Kamilla Mammadova
8 min readMar 7, 2022


Harriet Beecher Stowe

Much of the credit for establishing American literary realism as the most important mode for women writers should go to Harriet Beecher Stowe, who is still best known as the author of Uncle Tom’s Cabin. Stowe scholars have always been divided on the issue of whether her importance in our literary history should rest largely on this sensationalistic and sentimental novel or on her contribution to the development of local color. Those who know only Uncle Tom’s Cabin may fail to recognize the impact Stowe had on Jewett, Freeman, and other New England women writers. Stowe’s ability to capture the specific qualities of Maine life in The Pearl of Orr’s Island (1862) and of Massachusetts village life in Oldtown Folks (1869) had much to do with making verisimilitude and precision of detail into literary traits to be desired and emulated. Her meticulous attention to dialect and to the small details that characterized domestic life in New England villages were important elements in her careful rendering of memorable character types. One of these characters, the genial do-nothing Sam Lawson, proved so popular that Stowe used him as the narrator for a series of tales and legends in Sam Lawson’s Old Town Fireside Stories (1872), which some critics regard as one of Stowe’s best books.

Stowe’s contributions to the development of American realism can be summarized easily. She was responsible for showing later writers the possibilities of regionalism, of the accurate depiction of language and dialect, and of the way in which a realistic treatment can capture the emotional lives of individuals that had previously been neglected by literary writers, especially children, the elderly, and women. Stowe’s treatment of New England village life was an implicit rejection of the romantic tendency to seek idealized or abstracted landscapes which serve primarily as the backdrop for some symbolic adventure. Her fiction asserted that the daily lives of real people lived within a real setting merited attention and that there was no need to seek wild adventures in the distant past, or fierce wilderness, or some essentially symbolic landscape. Stowe taught a generation of American writers that the apparently quiet life of a New England village actually offered the real material for dramatic interest. All an author had to do was look closely enough at the details of daily life and record them with accuracy and precision.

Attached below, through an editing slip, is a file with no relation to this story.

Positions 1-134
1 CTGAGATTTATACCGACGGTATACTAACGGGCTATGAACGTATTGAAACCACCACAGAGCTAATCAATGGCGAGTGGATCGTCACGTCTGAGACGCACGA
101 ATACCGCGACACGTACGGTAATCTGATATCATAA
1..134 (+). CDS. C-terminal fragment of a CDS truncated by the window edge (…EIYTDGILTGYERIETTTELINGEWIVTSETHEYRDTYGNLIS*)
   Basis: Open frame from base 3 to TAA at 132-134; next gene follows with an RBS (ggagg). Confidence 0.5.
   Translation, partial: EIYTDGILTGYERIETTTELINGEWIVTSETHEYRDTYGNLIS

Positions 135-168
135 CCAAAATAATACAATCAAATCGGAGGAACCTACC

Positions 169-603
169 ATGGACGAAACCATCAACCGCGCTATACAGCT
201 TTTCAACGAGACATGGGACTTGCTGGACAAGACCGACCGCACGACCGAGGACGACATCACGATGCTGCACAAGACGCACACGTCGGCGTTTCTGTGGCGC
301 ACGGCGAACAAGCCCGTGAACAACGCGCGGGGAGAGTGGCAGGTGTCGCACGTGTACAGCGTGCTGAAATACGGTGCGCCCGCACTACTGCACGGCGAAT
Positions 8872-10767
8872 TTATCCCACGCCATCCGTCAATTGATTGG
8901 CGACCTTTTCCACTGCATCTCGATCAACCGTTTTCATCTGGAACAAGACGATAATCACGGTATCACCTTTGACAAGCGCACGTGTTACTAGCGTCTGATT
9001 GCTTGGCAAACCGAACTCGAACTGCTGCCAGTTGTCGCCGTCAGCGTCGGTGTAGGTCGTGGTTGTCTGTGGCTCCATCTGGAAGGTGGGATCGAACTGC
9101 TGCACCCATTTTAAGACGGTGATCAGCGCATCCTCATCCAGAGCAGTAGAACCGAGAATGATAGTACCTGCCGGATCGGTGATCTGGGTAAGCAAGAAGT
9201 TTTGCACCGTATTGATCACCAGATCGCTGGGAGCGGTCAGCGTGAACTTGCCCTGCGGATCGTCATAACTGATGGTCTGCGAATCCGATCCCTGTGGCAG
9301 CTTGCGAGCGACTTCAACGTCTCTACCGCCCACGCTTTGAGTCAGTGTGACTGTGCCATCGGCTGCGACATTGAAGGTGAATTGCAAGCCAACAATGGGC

Later women realists, especially Freeman and Jewett, learned a great deal from Stowe. For instance, the fascination with forms of failed communication in Freeman’s best stories — «A Village Singer,» «A New England Nun,» and «The Revolt of ‘Mother’ » — can be seen as stemming from Stowe’s dialect tales. Stowe based her New England stories on her memories of her childhood (and on her husband’s memories of his childhood). They often contain the same quality of nostalgia which one finds in local color works depicting a simple, pastoral past that is set in implicit contradiction to the troublesome present. Yet, it would be a mistake to see Stowe’s vision of the New England village as escapist. A genial vein of humor runs throughout many of the stories, and she tends to approach characters with sympathy and compassion. But there is also a strong satiric spirit at the heart of many of the stories as well as a clear willingness to acknowledge the repressiveness and hypocrisy that can mark village life. For instance, her portrait of Miss Asphyxia in chapter eight of Oldtown Folks is devastating in its depiction of cruelty hiding under religious pretension. Stowe’s most important contribution to the development of realism as it would be practiced by women writers may be her ability to pinpoint the specific details of external life that define the hidden and sometimes repressed emotional lives of her characters. And it is important to remember that realism at its best is concerned with the hidden emotional life of characters, especially women. In depicting a wide range of emotional States in her fiction, Stowe opened new paths that later women realists followed.

Rebecca Harding Davis

Stowe was not the only female pioneer of literary realism. At least three others, Rebecca Harding Davis, Rose Terry Cooke, and Elizabeth Stuart Phelps, merit our attention for developing realism into the form that has dominated feminist literature in the United States. In the space remaining, there is only time to note the contributions each made. Davis has recently re-entered the canon of American literature with one story, «Life in the Iron Mills,» which drew wide acclaim when it appeared in the Atlantic Monthly in 1861 and again when it was republished in a Feminist Press edition (1972) with a substantial introduction by Tillie Olsen. The tale’s importance is that it marks the first significant attempt by an American writer to deal with the grim realities of industrialized life. Its vivid and detailed portrayal of the harsh, dehumanizing nature of life in the iron mills was combined with a willingness to recognize the sharp differences between social classes and the devastating effects of poverty.